Barcelona Awards 2015

Mar 24, 2015 - Mar 24, 2015, Barcelona

The eyeforpharma Barcelona Awards recognise those in the pharmaceutical industry who are driving pharma forwards not just with higher short-term profits, but with better customer innovation, value and outcomes leading to longer-term success

Tackling Dementia Awareness in the Middle East

Alzheimer’s disease has traditionally been a hidden condition in the Middle-East, depriving sufferers of a better quality of life. Lundbeck has sought to raise awareness among HCPs, public and caregivers in the region using a highly patient-centric, multichannel approach.

In the Middle-East, dementia is often a hidden condition and with little awareness that the symptoms can be ameliorated. A ground-breaking initiative from pharma company Lundbeck has set out to address a cultural perception in the region that Alzheimer’s is simply an inevitable consequence of growing old.

“You can consider it as senility, but it is not a normal senility; it is the early symptoms of a disease and you need to do something about it,” explains Emad Wageeh, Regional Marketing Director
 for Lundbeck Middle-East.

The company’s pioneering Dementia Awareness Project has been shortlisted for the 2015 eyeforpharma Barcelona Awards in the “Most Impactful Emerging or Global Initiative Category”, with the winners set to be announced on 24th March. Wageeh worked closely with Senior Regional Product Manager Hesham Hamdy, who was responsible for managing the dementia project.

According to the project team, dementia has been overlooked in the Middle-East for many years because the majority of caregivers consider age-related memory problems to be a normal fact of life and may often neglect to seek out medical advice. This has been reinforced by the Arabian culture of total love and respect for the elderly, which has led to many caregivers tolerating their burden in silence without asking for help.

“We are proud in Lundbeck Middle-East that we participated with HCPs to change this idea,” says Wageeh. The team has aimed to encourage people to “ask for help if they really care for their beloved elderly patients, as this is the real core of the Arabian society values”. Importantly, the initiative seeks to improve the quality of life (QOL) for Alzheimer’s sufferers, benefiting both the patients and their caregivers.  

Given this background, an important part of the message to caregivers has been: “You are not alone".  Wageeh adds: “1% of the population suffers from this condition. The project explains how to approach healthcare professionals, caregivers and the public and puts across the message that the symptoms you see in your loved ones, you are not alone in suffering from it.”

Engaging multiple audiences with targeted content

So how did this work? Lundbeck engaged with multiple audiences – KOLs (key opinion leaders), neurologists, GPs and caregivers (relatives and family of the patient) and the public– to raise awareness of the issue and also to promote and disseminate educational material of benefit to HCPs and caregivers. In comparison with other parts of the globe, dementia awareness and education is very limited in the Middle East where the number of cases seen and diagnosed by HCPs has been minimal until recently.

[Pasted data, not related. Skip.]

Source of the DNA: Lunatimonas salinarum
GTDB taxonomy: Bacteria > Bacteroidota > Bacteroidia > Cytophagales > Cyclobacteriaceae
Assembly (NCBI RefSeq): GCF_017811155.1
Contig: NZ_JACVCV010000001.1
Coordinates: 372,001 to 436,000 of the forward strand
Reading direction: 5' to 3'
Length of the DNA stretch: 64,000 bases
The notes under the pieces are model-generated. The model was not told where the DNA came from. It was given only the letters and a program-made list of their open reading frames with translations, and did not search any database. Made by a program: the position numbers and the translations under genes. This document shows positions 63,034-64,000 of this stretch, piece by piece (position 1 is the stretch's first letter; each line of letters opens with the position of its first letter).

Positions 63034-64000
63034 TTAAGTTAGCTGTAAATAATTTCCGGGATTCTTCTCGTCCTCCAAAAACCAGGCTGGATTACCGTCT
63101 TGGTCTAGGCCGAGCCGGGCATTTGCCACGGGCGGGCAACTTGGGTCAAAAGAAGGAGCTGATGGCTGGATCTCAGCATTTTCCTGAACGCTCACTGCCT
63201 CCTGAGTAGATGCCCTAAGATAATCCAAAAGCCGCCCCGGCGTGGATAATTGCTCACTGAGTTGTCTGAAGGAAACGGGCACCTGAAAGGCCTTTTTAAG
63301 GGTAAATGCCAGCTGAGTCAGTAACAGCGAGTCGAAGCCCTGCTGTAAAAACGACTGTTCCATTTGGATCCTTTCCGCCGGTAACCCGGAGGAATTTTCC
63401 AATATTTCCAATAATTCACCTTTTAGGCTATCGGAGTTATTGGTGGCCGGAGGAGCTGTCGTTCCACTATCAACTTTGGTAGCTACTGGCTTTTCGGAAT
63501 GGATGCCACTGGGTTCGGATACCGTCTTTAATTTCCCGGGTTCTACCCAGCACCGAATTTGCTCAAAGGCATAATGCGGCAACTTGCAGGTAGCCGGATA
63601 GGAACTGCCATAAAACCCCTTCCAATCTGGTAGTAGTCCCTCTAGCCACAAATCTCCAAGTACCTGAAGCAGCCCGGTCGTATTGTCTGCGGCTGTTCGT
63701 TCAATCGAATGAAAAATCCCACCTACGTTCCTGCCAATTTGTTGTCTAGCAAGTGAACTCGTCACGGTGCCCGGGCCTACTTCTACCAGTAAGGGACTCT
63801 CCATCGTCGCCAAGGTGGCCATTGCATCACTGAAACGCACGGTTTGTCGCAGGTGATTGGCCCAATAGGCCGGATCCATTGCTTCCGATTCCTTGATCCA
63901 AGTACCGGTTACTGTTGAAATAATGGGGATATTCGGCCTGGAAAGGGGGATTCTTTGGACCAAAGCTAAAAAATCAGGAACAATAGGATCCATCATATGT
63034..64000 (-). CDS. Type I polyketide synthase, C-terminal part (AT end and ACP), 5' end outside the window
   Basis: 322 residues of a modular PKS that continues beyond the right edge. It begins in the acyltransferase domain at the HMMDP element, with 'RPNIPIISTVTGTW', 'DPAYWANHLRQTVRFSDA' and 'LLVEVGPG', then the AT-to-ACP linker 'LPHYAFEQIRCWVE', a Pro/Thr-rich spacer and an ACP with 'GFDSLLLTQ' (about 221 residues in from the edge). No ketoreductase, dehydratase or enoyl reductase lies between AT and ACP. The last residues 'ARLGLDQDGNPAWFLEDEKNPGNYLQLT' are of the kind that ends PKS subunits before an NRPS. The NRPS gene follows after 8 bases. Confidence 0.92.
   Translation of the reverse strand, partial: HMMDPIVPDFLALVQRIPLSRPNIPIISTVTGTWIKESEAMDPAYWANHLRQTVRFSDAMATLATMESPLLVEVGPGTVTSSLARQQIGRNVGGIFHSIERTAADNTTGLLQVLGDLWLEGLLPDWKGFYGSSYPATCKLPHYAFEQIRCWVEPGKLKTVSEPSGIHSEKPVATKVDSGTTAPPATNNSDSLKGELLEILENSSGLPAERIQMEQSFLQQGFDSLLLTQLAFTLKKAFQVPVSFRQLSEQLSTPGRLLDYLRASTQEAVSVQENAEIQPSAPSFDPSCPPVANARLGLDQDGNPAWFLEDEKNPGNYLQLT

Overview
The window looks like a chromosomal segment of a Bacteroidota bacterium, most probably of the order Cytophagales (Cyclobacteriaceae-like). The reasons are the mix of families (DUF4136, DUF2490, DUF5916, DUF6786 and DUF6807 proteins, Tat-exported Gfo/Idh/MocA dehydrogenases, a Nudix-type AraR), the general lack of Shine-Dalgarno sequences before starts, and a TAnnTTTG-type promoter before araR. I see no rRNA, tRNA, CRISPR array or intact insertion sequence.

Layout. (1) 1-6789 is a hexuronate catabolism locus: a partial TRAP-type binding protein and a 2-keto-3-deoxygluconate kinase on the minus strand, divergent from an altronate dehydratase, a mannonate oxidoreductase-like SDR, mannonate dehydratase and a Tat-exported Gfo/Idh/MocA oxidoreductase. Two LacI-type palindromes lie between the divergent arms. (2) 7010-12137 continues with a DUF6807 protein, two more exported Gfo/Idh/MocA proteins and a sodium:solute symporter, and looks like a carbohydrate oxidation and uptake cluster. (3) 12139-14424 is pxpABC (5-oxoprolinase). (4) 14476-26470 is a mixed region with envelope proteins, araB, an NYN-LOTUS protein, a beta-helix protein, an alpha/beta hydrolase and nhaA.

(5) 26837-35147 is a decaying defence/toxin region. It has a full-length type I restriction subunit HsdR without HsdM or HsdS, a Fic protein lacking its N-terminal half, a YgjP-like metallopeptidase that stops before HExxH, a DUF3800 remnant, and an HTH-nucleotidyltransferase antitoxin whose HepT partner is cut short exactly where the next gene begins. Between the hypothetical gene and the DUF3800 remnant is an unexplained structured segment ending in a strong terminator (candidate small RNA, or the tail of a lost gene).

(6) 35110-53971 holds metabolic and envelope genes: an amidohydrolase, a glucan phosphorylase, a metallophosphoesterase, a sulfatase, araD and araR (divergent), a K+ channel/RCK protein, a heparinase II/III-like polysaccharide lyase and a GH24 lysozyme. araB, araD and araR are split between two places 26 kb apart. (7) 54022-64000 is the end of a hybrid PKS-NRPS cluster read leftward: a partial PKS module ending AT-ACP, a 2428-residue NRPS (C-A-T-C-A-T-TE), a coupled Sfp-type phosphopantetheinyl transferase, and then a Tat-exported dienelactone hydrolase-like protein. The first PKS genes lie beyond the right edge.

The organization has been seeking to secure earlier diagnosis for more patients and so extend their quality of life. “The idea started when we got feedback that patients are seen in clinics in late stages and that they can enjoy a better quality of life if diagnosed in earlier stages, and this has been confirmed using market research on Alzheimer’s disease in Egypt as a representative for the Middle East.”

The strategy involved a comprehensive multichannel program of engagement with different target stakeholder segments, ranging from specialist neurologists through to family doctors, augmented by awareness and educational material aimed at patients’ carers. The team targeted each segment with tailored content expressly designed to meet specific needs.


For instance, the NeuroStar program was designed to engage neurology KOLs such as university professors and consultants. It centered on an interactive multimedia program for small group meetings of four to nine doctors: this served to stimulate debate around real-life case-studies and helped the groups to reach a consensus about the patient diagnosis and treatment.


Lundbeck reached out to primary care professionals such as GPs and doctors specializing in home visits through its Hand by Hand Against Dementia initiative. This interactive multimedia program was designed to be used in small group meetings of 5-20 doctors, in order to raise disease awareness. Infographics, data and information on early dementia symptoms combine to help physicians pick up early cases for referral to specialist doctors. “We tried to provide them with a tool,” Wageeh says.

Awareness materials – flyers, posters and questionnaires – were aimed at the general public and specifically caregivers. These were distributed widely in hospitals and waiting areas in clinics to educate the public about the disease with a “call to action” that urged people to consult their family doctor if they felt they needed further information or support. Focused on QOL issues, this material made extensive use of graphics to simplify the issues and capture attention.

Social media